5 steps to improve victim restitution

By Brett Sivits

Victim restitution has become a hot-button issue in many crime-affected communities recently. Judges are ordering it with increasing frequency and the media attention around the growing number of unpaid victims makes the practice an often-discussed political issue locally. As a result, the government offices struggling to collect these dues are finding themselves front and center of these firestorms where deserved justice is failing.

Local and county governments are often left wondering how to keep up with this new demand. How do government agencies go about updating victim restitution programs in order to meet their community's’ needs while complying with judicial orders? They can start by implementing these five practices:

1. Make payment easier

Increasingly, consumers have shown that paying electronically – by phone or over the web – is preferable to paying by cash or paper check. Yet many government agencies and offices don’t adequately meet that need; some even lack the technology to accept credit card payments. More commonly, they don’t have an available web portal to enable payment over the internet. Further, many agencies don’t integrate that technology to provide total balances to those making payments. New technology improve your office interface and make the process more mobile-friendly and efficient.

2. Increase contacts

Few government offices use sophisticated telephony products to reach out to their contacts. Typically, one or two people on staff are tasked with calling between 40 and 50 numbers a day. Opportunity exists to touch many more. Using technology such automated text messaging or interactive voice response (IVR) to keep contacts up-to-date and manage incoming payments allows government offices to collect much more than manual processes often yield.

3. Work the right contacts at the right time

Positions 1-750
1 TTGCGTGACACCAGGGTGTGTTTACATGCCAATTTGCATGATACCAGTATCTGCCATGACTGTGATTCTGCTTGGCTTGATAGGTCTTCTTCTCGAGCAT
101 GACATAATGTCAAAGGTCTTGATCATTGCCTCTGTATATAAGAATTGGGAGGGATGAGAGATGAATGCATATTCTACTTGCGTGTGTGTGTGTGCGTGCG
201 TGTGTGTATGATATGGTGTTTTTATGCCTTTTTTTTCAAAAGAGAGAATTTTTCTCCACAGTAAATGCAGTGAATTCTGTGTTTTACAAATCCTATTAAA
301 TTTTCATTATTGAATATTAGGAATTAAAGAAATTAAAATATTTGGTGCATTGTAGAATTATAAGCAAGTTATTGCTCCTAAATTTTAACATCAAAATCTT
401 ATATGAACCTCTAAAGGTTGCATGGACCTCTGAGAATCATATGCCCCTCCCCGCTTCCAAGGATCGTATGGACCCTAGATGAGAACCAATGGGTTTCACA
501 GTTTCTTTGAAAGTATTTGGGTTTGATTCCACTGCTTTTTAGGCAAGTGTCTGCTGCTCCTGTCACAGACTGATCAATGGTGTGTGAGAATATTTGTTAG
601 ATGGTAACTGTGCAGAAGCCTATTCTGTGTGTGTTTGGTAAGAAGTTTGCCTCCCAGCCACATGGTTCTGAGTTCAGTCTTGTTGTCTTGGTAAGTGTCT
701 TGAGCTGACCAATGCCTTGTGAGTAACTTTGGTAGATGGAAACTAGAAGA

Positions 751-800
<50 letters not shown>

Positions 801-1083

As your contacts age, it becomes less and less likely they’ll yield a return. The way you work accounts matters as much as the information they contain. Government offices and their agencies tend to treat accounts of any age the same. That’s why you need to make multiple calls on a new account – with fresh information – rather than trying to contact every account a uniform number of times, using the same channels.

4. Enhance data accuracy

Government offices and agencies typically receive a huge amount of contact information that’s impossible to work through with any expediency. As a result, they often have trouble reaching both the debtor for payment and the victim for disbursement because their phone numbers, addresses, and other means of contact have become outdated. By the time they get to an accurate contact, it might already have dried up. Purchasing data strategically, from a variety of vendors, and regularly scrubbing it for inaccuracies can make a big difference in its usefulness.

5. Invest in training

Many cities, counties, and states don’t train their account service representatives to handle the human elements inherent in receivables. Experience is seldom considered a factor and technical knowledge of a system is often given higher priority than good practices for communication. Victim restitution programs would be well-served to consider practices honed in commercial ARM agencies, which train account reps to handle tough conversations, and serve those communities with which they’re tasked to fund.

It’s critical to remember that restitution is more than just an administrative function: your program delivers justice to victims of crime. These people are more than just contacts in your system – they’re your neighbors, friends, and family. Victim restitution is a direct way to help those who are hurt and recover losses that benefit the entire community.


Brett Sivits is  a client executive with accounts receivables management (ARM) company Ontario Systems. Brett has more than 15-years in the ARM industry as an operations director, manager, and consultant.



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Derek Prall

Derek Prall is a professional journalist who has held numerous positions with a variety of print and online publications including The Public Manager magazine and the New Jersey Herald. He is a 2008...

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